Posted on 07 August 2007 by tomatocasual.com

Tomatoes Love Carrots: Companion Planting for Better Tomatoes

Tomatoes Love Carrots: Companion Planting for Better TomatoesBy Tomato Queen

It should come a no shock that tomatoes have natural allies in the plant world.

These allies help protect the tomato from pests and predators, leave nutrients in the soil that help the plants and fruit to grow, improve flavor, and in turn benefit from the tomato plant properties.

Friends of the Tomato

As a rule of thumb, consider planting your tomatoes near: carrots, beans, celery, cucumbers, lettuces, mint, garlic, chives, parsley, borage, bee balm, oregano, sage, or marigolds.

Basil and onions are also especially friendly, and can easily be planted between rows.

Roses, peppers, and asparagus really love tomatoes, too; and though they don’t offer tomatoes much in return, they get along well.

Enemies of the Tomato

Keep in mind, too, that tomatoes have natural enemies.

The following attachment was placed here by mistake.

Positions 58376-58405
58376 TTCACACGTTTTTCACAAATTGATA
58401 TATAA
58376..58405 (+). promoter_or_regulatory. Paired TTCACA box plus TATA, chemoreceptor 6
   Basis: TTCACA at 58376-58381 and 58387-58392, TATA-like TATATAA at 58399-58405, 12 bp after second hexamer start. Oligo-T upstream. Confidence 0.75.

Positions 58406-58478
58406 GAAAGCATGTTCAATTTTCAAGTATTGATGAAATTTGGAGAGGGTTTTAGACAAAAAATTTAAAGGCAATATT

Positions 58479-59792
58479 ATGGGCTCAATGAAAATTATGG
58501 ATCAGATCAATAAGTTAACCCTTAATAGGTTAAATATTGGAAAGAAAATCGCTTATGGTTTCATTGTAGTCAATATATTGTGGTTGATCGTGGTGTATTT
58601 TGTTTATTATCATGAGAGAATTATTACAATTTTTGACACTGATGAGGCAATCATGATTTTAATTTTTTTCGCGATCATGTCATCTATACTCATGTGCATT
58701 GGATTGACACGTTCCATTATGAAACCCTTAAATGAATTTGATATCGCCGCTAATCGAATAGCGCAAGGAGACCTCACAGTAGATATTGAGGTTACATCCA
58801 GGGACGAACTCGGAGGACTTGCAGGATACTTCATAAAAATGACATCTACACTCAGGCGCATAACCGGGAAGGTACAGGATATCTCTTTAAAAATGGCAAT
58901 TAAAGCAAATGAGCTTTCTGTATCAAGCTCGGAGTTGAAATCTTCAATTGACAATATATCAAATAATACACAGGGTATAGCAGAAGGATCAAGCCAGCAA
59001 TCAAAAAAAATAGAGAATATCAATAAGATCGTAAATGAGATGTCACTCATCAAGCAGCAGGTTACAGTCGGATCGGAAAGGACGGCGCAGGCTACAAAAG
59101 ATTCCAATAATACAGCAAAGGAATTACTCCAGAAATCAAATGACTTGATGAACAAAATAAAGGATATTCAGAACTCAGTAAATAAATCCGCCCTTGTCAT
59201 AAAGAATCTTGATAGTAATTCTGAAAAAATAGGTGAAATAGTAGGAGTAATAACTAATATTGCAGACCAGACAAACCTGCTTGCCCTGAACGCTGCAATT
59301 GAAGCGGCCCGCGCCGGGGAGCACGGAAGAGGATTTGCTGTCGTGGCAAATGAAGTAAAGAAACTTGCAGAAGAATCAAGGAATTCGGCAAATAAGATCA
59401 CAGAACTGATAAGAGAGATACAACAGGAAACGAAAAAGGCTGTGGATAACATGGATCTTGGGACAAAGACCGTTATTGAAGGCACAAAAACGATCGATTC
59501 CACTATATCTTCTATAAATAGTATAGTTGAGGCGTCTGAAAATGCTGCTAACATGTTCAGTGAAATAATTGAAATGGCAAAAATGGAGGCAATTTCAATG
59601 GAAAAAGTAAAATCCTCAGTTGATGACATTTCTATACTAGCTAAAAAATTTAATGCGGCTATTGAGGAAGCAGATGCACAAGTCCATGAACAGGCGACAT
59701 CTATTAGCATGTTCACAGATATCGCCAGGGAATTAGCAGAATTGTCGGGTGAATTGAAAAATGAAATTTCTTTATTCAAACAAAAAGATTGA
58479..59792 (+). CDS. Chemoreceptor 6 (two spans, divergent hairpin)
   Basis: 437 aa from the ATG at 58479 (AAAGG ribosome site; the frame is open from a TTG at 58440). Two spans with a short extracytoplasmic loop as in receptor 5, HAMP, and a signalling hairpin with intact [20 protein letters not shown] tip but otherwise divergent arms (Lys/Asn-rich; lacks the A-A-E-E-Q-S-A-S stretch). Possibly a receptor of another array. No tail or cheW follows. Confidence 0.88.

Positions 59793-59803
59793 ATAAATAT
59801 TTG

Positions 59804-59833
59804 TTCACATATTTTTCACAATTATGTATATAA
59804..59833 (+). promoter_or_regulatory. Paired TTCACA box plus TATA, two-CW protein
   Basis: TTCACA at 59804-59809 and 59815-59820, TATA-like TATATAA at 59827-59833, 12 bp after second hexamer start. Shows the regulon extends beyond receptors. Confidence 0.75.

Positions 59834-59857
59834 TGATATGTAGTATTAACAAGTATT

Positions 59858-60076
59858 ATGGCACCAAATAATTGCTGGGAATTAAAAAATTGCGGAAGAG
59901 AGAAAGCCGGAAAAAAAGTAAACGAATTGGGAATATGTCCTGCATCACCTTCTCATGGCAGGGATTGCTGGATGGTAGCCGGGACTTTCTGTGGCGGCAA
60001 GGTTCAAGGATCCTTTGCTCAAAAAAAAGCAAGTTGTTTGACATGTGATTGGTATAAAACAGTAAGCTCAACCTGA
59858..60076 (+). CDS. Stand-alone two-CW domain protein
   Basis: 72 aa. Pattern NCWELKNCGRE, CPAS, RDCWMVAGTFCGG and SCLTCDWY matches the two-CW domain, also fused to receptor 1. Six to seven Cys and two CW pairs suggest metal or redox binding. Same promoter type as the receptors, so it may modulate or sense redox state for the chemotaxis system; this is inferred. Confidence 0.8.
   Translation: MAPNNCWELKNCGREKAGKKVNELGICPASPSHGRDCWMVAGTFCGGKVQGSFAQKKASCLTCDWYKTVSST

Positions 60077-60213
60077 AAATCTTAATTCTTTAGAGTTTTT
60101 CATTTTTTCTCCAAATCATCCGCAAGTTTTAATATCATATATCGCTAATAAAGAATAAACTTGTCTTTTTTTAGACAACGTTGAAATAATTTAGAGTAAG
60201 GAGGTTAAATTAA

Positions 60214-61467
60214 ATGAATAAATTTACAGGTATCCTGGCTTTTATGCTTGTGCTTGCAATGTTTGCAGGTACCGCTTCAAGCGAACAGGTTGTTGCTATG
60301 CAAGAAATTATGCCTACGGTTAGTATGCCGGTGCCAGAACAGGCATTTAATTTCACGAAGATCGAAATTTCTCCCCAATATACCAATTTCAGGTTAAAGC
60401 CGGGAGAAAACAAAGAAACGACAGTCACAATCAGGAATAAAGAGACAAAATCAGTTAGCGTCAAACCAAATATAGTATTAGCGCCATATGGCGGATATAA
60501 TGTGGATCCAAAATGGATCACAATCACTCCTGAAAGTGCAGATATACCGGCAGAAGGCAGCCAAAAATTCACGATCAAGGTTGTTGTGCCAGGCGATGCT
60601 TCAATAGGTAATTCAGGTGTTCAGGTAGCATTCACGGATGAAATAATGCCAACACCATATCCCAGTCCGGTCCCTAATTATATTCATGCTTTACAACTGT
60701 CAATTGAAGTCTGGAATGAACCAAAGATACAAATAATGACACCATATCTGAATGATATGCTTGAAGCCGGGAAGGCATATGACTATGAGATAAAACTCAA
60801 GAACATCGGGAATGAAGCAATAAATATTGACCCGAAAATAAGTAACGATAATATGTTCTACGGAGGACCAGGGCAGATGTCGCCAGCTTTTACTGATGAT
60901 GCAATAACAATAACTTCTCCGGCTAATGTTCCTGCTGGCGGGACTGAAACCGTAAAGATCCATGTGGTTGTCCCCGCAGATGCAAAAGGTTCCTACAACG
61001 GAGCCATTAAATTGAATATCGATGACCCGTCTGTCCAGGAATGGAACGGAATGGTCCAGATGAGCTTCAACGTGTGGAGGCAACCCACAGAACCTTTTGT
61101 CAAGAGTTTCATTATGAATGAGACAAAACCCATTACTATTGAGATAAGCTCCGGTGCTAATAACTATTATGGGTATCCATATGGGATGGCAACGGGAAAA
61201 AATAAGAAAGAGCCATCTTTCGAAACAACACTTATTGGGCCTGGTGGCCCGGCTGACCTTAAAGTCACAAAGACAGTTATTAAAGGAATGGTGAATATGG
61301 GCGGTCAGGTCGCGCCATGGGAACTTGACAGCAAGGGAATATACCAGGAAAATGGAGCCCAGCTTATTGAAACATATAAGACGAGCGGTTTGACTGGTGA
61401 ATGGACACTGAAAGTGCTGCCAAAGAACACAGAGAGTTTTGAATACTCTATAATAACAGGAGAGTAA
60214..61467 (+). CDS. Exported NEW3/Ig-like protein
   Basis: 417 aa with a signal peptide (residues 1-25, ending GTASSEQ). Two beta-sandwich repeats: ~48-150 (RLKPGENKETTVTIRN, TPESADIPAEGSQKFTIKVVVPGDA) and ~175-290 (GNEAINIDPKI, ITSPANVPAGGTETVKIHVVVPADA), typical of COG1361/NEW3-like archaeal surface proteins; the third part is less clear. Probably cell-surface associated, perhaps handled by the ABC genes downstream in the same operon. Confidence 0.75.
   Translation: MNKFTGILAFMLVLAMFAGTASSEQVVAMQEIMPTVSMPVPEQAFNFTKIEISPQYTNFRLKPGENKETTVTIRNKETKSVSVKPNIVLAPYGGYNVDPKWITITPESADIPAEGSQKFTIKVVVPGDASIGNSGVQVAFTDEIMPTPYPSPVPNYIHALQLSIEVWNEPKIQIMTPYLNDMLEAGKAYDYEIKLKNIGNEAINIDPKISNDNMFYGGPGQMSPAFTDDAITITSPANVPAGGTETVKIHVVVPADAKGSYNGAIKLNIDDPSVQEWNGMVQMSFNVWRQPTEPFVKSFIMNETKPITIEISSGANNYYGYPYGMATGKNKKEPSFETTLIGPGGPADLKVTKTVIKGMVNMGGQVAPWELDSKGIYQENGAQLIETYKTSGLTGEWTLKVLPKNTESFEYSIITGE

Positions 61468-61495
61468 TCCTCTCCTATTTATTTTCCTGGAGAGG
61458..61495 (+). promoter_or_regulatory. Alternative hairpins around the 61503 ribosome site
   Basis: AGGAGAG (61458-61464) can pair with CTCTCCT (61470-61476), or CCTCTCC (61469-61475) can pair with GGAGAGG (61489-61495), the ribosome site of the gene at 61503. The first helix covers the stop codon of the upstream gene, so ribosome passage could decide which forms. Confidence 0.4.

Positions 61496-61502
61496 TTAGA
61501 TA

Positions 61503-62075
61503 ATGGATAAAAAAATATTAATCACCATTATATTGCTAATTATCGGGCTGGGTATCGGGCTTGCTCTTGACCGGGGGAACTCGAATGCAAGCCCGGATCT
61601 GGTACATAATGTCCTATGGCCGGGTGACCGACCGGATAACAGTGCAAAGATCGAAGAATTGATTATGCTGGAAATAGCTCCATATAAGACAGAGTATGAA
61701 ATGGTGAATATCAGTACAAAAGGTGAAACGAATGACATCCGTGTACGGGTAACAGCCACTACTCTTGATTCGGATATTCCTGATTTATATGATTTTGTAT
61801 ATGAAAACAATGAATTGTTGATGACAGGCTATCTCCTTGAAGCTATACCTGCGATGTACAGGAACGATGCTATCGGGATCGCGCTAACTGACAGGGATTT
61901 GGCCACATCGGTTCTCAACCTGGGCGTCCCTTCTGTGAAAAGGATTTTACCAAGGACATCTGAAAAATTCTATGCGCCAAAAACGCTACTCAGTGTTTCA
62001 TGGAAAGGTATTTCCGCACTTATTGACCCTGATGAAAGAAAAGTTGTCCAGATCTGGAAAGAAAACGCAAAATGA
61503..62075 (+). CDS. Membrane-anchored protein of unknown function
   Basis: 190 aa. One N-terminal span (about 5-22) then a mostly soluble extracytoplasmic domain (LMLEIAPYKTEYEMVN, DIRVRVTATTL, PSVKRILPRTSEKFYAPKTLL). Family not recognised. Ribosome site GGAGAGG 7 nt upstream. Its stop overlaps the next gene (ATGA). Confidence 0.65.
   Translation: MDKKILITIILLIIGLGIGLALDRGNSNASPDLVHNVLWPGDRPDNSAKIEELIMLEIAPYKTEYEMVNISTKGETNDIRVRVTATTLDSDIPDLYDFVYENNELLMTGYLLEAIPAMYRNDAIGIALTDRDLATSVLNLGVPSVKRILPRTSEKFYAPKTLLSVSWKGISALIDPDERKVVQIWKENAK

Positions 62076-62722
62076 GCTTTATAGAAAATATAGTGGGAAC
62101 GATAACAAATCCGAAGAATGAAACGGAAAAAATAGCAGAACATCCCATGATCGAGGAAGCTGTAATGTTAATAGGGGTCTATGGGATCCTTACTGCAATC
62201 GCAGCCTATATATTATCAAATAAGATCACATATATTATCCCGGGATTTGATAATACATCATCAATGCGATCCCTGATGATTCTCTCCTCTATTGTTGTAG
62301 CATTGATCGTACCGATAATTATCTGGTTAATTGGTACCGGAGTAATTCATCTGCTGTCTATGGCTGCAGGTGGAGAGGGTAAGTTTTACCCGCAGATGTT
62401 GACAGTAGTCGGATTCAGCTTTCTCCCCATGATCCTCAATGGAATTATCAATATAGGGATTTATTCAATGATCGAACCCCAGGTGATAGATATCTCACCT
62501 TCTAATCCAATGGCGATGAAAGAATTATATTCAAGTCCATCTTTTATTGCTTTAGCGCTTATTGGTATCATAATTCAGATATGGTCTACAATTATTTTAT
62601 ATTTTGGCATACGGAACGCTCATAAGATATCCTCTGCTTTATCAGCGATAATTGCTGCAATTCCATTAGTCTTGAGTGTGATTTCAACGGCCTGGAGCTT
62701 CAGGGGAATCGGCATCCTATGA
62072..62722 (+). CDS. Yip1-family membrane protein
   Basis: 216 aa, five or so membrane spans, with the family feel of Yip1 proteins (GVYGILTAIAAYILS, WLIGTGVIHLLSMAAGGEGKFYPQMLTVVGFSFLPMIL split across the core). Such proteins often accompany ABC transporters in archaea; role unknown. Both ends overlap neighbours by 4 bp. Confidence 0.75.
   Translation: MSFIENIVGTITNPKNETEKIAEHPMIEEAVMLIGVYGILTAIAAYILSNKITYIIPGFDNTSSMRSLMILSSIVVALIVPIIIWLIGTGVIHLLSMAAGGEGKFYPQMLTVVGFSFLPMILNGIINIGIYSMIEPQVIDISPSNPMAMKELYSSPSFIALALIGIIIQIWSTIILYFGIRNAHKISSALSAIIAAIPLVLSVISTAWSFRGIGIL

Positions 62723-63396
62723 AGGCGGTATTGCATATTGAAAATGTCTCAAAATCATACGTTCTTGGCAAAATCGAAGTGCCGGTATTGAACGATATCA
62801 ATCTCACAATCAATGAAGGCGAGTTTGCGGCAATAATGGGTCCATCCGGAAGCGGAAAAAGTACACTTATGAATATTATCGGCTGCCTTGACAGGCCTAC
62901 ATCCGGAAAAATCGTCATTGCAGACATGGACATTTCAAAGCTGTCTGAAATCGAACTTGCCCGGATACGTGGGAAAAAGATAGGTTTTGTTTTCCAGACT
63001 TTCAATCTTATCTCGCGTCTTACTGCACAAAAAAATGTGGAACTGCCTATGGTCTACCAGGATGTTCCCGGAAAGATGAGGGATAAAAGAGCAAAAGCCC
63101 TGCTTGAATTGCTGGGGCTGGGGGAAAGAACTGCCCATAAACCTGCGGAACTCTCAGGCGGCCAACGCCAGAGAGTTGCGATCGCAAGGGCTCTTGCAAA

Avoid planting tomatoes near: corn, cruciferous vegetables (cabbage, cauliflower, broccoli, brussel sprouts, kohlrabi), potatoes, rosemary, peas, fennel, kale, mature dill (young dill can help tomato plant growth but mature dill stunts it), or walnut trees.

Interested in more?

Check out Louise Riotte’s beautifully narrative Carrots Love Tomatoes, one of my favorite gardening books.

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4 Responses to “Tomatoes Love Carrots: Companion Planting for Better Tomatoes”

  1. tomatocasual.com Susan Wolfe Says:

    In order to enable success with tomatoes, do I have to give up planting corn all together or is there a distance between the two crops that will give me the best of both crops?

  2. tomatocasual.com Brian Daubach Says:

    When I originally commented I clicked the “Notify me when new comments are added” checkbox and now each time a comment is added I get four emails with the same comment. Is there any way you can remove me from that service?Thanks

  3. tomatocasual.com tomatocasual.com Says:

    At the bottom of the post under the comment box you’ll see a link that says “manage subscriptions.” If you click on this link it will take you too a page that will give you directions on how to unsubscribe to that post.

  4. tomatocasual.com theophilus Says:

    Look also at the book ‘Great Garden Companions’ by Cunningham. Great pictures of her gardens, and great lists of plants that also attract good bugs.

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